Many small businesses lack a full financial plan. Evidence shows that complete financial plans are essential to the long-term success and growth of your business: A Palo Alto Software survey found that entrepreneurs with completed business plans were more than twice as likely to successfully grow their business as those who had no plan or an incomplete financial plan. Here's a guide to the six key elements of a successful small business financial plan. You can find templates for these financial plan components via the SBA or SCORE.
1. Sales forecasting
You should have an estimate of your sales revenue for every month, quarter and year. Identifying any patterns in your sales cycles will help you better understand your business as well as plan out marketing initiatives and growth strategies. A seasonal business can aim to improve sales in the former offseason to become a year-round venture, while another business might become better prepared by understanding correlation in upticks and downturns in business due to factors such as the weather or economy.
Sales forecasting is also the foundation for setting company growth goals. For instance, aim to improve your sales 10 percent over each previous period.
2. Expense outlay
A full expense plan includes regular expenses, expected future expenses and associated expenses.
Regular expenses are the current ongoing costs of your business, including operational costs like rent, utilities and payroll. Regular expenses relate to standard business activities that occur each year, such as conference attendance, advertising and marketing spend, or the office Christmas party. A full list of regular expenses will make it easier to distinguish essential expenses from expenses that can be reduced or eliminated if needed.
Expected future expenses are known future costs, such as tax rate increases, increased minimum wage or maintenance needs. Generally, budget should also be allocated for unexpected future expenses such as storm damage. Planning for future expenses will help you ensure your business is financially prepared via budget reduction, increases in sales or financial assistance.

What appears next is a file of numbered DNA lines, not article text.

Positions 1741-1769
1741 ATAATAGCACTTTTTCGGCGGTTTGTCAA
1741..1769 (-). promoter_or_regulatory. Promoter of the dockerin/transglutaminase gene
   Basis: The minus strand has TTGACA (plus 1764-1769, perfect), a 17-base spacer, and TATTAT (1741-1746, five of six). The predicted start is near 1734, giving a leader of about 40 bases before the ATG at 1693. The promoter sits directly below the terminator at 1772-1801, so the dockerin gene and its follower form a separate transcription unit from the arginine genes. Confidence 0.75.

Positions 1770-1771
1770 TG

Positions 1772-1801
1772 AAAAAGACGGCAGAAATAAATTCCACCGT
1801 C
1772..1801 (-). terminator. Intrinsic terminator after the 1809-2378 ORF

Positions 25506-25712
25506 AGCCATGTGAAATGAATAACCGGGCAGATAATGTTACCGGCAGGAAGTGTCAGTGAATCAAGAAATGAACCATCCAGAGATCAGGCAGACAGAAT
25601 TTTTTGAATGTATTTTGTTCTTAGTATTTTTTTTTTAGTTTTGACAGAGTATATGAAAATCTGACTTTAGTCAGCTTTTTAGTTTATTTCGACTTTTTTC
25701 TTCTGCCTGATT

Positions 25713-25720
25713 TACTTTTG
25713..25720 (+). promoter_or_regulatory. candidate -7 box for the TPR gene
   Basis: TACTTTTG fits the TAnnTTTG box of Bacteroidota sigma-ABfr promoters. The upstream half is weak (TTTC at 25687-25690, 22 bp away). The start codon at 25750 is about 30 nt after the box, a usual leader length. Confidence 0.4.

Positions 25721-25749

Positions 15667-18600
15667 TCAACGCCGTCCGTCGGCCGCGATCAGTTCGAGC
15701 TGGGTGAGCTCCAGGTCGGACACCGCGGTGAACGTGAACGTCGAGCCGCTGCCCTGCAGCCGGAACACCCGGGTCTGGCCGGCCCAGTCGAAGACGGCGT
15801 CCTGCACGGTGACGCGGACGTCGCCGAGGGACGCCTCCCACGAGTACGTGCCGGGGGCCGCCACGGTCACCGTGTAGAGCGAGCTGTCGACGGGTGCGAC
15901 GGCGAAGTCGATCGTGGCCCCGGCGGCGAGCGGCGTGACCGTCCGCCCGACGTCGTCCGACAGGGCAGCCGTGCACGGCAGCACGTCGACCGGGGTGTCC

Associated expenses are the estimated costs of various initiatives, such as the cost to acquire and train a new hire, open a new store, or expand delivery to a new territory. An accurate estimate of associated expenses will help you properly manage your growth and keep you from exceeding your cost capabilities. As with expected future expenses, understanding how much capital is required to accomplish various growth goals will help you make the right decision about financing options.
3. Statement of financial position (assets and liabilities)
Assets and liabilities are the foundation of your business's balance sheet and the primary determinants of your net worth. Tracking both will ensure you are maximizing your business's potential value. Small businesses frequently undervalue their assets, such as machinery, property or inventory, and fail to properly account for outstanding bills.
Your balance sheet, or financial position, offers a more complete view of your business's health than a profit and loss statement or a cash flow report. A profit and loss statement shows how the business performed over a specific time period, while a balance sheet shows the financial position of the business on any given day.
4. Cash flow projection
Similar to projecting your expenses, a savvy business owner should be able to predict their cash flow on a monthly, quarterly and annual basis. Projecting cash flow for the full year allows you to get ahead of any financial struggles or challenges. It can also help you identify a cash flow problem before it negatively impacts your business.You can set the most appropriate payment terms, such as how much you charge upfront or how many days after invoicing you expect payment.
A cash flow projection gives you a clear look at what money will be left at the end of each month, enabling you to plan possible expansion or other investments. It also enables superior budgeting, such as spending less one month for the anticipated cash needs of another.
5. Break-even analysis
This section analyzes fixed costs relative to the profit earned by each additional unit you produce and sell. This is essential to understanding your business's revenue and potential costs versus profits of expansion or growth of your output. Having your expenses fully fleshed out, as described above, will make your break-even analysis more accurate and useful.
Break-even analysis is also the best way to determine your pricing. The appropriate price for your products and services can improve profit faster than increasing output. A break-even analysis can tell you how many units you'd need to sell at various price points to cover your costs. You should aim to set a price that gives you a comfortable margin over your expenses while remaining competitive.
6. Operations plan
To run your business as efficiently as possible, craft a detailed overview of your operational needs. Understanding what roles are required to operate your business at various volumes of output, how much output or work each employee can handle, and the costs of each stage of your supply chain will allow you to make informed decisions for your business's growth and efficiency.
It's important to tightly control expenses, such as payroll or supply chain, relative to growth. An operations plan will also make it easier to determine if there is room to optimize your operations or supply chain via automation, new technology or superior supply chain vendors.